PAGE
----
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International Politics

Poker Night with Vlad and Bashar


The debate in the West whether to authorize or not a strike against the forces of Bashar al-Assad gets, in the words of Lewis Carroll, “curiouser and curiouser.”[1] Since the initial warning by intelligence agencies that chemical weapons might have been used in a large scale attack against civilians on the outskirts of Damascus, the Western response has been a deplorable mix of unseemly haste, blundering rhetoric, Olympic-speed backtracking, and a callous disregard for international norms that shows how low the New World Order has sunk in prestige since 2003 and how dangerous the rest of the XXIst century is likely to be.

Unseemly haste: As with Libya, the most bellicose calls for intervention came from Europe. London, Paris and Ankara were calling for a Western response almost before the ink was dry on the first reports. So quickly did David Cameron rush to place Britain at the forefront of military action, he didn’t realize that Parliament had tied his shoelaces[2]. Neither Mr. Hollande nor Mr. Erdogan has that problem[3]: the French Constitution allows the President of the Republic to order the military into action without the prior approval of the Parlement Français, while Mr. Erdogan’s AKP party has a lock on the Turkish Parliament, nor is he shy about confrontation, as the demonstrators in Taksim could attest to. Unfortunately, no one had yet thought to call for verification of the chemical weapons accusation by UN inspectors prior to rushing into action[4].


Blundering rhetoric: Eyes turned to Washington, since any strike would have to led by the US. Mr. Obama had already called the use of chemical weapons a “line in the sand”. Not wishing to let anybody down, and feeling the pressure on his credibility, the President promptly called for military action against Assad. Unfortunately, Mr. Obama had not stopped to count heads when he issued his call: as it turned out, he was able to muster even less support than former President Bush did with the “Coalition of the Willing” in his illegal invasion of Iraq[5]. In fact, the four European states who expressed support for the President’s call to action just after the G-20 summit – Britain, France, Italy and Spain – were promptly chastised by Germany[6] and the EU (in that order of importance) for “jumping the gun” on a unified EU policy, which is against the use of force.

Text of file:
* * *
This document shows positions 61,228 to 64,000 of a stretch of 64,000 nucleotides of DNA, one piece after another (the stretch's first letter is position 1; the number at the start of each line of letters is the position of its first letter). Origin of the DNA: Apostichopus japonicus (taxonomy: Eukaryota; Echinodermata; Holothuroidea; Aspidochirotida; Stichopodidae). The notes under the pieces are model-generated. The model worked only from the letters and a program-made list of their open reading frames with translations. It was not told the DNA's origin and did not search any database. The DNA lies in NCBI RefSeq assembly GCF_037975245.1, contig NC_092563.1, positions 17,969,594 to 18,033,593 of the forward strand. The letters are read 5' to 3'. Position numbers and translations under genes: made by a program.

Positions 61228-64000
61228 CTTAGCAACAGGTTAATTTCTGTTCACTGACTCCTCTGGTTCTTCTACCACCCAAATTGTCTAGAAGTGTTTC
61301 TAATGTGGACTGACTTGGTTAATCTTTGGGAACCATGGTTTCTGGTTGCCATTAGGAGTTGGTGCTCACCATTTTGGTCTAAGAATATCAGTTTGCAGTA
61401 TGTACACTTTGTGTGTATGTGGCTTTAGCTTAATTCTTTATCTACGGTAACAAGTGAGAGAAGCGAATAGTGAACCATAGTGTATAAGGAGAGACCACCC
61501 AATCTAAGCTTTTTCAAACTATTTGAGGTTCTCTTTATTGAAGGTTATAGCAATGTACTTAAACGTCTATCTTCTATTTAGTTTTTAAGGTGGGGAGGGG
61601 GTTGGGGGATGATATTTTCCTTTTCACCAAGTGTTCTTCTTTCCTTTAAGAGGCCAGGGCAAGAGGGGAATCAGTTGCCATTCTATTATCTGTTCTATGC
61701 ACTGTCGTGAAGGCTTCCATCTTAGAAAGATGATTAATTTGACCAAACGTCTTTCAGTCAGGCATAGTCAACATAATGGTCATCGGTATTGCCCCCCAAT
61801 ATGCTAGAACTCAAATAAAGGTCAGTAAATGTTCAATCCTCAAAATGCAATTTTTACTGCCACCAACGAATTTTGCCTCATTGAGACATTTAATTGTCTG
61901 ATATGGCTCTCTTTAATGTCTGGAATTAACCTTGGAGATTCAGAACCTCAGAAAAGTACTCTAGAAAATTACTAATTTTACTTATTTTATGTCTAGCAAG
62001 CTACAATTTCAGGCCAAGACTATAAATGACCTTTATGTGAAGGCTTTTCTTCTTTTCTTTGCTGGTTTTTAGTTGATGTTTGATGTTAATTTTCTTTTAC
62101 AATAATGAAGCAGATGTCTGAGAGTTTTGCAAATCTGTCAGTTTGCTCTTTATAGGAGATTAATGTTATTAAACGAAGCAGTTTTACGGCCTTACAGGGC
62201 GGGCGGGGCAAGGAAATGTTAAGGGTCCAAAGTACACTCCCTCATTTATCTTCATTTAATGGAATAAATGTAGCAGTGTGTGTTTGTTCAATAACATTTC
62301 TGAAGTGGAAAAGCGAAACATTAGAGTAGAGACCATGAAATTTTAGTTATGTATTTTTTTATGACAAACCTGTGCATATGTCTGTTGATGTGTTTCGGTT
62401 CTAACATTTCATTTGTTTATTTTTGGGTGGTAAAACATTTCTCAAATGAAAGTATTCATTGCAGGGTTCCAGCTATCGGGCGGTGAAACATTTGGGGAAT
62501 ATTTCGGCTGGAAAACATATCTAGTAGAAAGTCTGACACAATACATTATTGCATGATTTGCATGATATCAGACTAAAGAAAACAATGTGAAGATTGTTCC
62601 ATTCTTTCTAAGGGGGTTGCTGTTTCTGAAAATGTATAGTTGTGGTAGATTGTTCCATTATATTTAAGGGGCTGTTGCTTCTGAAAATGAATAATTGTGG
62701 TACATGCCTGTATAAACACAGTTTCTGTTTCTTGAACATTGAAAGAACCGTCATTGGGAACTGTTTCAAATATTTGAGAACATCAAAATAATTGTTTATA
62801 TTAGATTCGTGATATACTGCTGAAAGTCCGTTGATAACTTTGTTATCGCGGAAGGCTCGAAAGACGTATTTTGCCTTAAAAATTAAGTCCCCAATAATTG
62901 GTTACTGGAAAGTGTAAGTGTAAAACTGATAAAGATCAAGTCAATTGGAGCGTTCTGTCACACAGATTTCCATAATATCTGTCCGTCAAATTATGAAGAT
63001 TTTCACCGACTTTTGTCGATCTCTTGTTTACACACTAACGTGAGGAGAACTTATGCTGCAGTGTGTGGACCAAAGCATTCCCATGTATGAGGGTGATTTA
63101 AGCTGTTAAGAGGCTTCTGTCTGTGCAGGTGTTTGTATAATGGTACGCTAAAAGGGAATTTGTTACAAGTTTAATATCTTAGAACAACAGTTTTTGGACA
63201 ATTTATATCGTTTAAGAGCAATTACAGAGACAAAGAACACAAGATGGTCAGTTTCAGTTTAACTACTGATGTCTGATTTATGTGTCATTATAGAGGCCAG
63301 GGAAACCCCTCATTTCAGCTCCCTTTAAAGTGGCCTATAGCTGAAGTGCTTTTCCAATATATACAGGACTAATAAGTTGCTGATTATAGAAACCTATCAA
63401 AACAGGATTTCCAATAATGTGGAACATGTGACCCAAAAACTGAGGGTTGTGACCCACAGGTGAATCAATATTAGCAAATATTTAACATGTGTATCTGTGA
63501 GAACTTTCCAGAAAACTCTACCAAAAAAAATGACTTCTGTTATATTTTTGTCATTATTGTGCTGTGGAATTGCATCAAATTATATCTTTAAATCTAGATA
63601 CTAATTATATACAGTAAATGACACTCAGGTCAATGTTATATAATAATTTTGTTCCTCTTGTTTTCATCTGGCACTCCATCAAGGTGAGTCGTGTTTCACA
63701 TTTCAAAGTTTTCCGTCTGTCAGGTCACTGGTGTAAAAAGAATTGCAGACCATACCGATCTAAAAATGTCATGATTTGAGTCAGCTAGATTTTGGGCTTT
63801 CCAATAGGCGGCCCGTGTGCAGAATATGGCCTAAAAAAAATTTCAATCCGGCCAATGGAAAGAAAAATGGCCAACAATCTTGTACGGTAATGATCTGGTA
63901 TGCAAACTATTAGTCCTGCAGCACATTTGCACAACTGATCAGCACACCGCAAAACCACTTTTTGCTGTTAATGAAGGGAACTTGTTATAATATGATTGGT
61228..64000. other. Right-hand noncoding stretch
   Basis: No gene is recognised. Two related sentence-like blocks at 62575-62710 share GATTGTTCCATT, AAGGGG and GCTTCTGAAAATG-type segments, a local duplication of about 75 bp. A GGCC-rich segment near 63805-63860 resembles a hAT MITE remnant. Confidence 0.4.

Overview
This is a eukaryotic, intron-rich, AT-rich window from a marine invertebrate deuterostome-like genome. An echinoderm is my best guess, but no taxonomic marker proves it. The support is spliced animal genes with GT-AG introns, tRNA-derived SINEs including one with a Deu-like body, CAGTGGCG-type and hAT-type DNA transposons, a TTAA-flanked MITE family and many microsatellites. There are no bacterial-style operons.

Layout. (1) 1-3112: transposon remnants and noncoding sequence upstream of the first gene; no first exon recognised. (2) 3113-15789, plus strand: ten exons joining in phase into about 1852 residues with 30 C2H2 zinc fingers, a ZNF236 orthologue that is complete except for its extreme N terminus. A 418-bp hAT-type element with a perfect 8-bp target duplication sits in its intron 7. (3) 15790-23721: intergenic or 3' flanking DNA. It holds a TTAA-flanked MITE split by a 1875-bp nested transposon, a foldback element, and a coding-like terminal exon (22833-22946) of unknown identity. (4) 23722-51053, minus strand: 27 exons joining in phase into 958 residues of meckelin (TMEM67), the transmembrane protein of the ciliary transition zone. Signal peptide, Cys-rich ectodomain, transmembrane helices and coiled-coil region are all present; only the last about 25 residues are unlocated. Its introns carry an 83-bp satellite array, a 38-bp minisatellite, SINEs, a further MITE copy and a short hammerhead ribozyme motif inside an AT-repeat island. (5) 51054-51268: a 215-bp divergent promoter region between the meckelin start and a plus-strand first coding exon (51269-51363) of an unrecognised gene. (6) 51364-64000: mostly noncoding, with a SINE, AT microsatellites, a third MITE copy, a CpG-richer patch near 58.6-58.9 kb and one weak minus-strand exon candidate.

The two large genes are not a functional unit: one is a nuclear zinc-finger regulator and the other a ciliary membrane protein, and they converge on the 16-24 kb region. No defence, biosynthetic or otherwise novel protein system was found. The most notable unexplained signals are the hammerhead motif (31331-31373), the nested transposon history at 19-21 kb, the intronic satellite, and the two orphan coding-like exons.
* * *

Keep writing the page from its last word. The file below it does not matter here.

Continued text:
Worse was to come. Russia had already said that it would veto[7] any use of force resolution against Syria, which is no surprise: Russian Foreign Minister Sergei Lavrov has that tune on his iPhone and has been playing it for the past 2 years of the conflict. It is true that President Putin did state during a live interview[8] on Russian TV that he might reconsider his stance if the UN inspectors came up with definitive proof of a chemical attack by Assad’s forces – but he knows perfectly well that such findings are almost never “definitive” and that the Syrians were making sure they would not be so in this case.

It was bad luck for President Obama that the first major international event he could use as a platform to build support was the G20 summit, hosted by Russia in St. Petersburg. The already frosty relations, both national and personal, between the American and Russian presidents over the Snowden affair became positively artic during that miserable summit. It has become a strange, topsy-turvy world in which the Russians hold the moral and legal high ground by demanding a Security Council resolution (which they will veto) only after the report by UN inspectors (which will not be conclusive), while the American, British and French leaders somehow manage to appear both aggressively unilateralist and weak at the same time[9]. Meanwhile, the Russians continue to ship as many weapons and munitions to Assad as the cargo planes and airfields can handle, all in the name of “military purchases prior to the outbreak of hostilities.”


Olympic-speed backtracking: Now that wrestling has been reinstated in the Games, the IOC should consider backtracking as a possible candidate sport. Western politicos would have a lock on it. No sooner did President Obama find himself practically alone in calling for armed intervention, he broke all retrograde speed records to call for a Congressional resolution supporting the strike. This naturally took everyone by surprise, especially Congress. The US legislature has become accustomed to rubber stamping the military adventure du jour long after the fact, and only when the 4-year Caesar deigns to remember them. Mr. Obama was careful to note that he didn’t really think he needed any Congressional approval[10] (he does, at least if the Constitution is worth more than the paper it is printed on), but he thought it might be nice to give legislators something to do while the sequester was grinding along.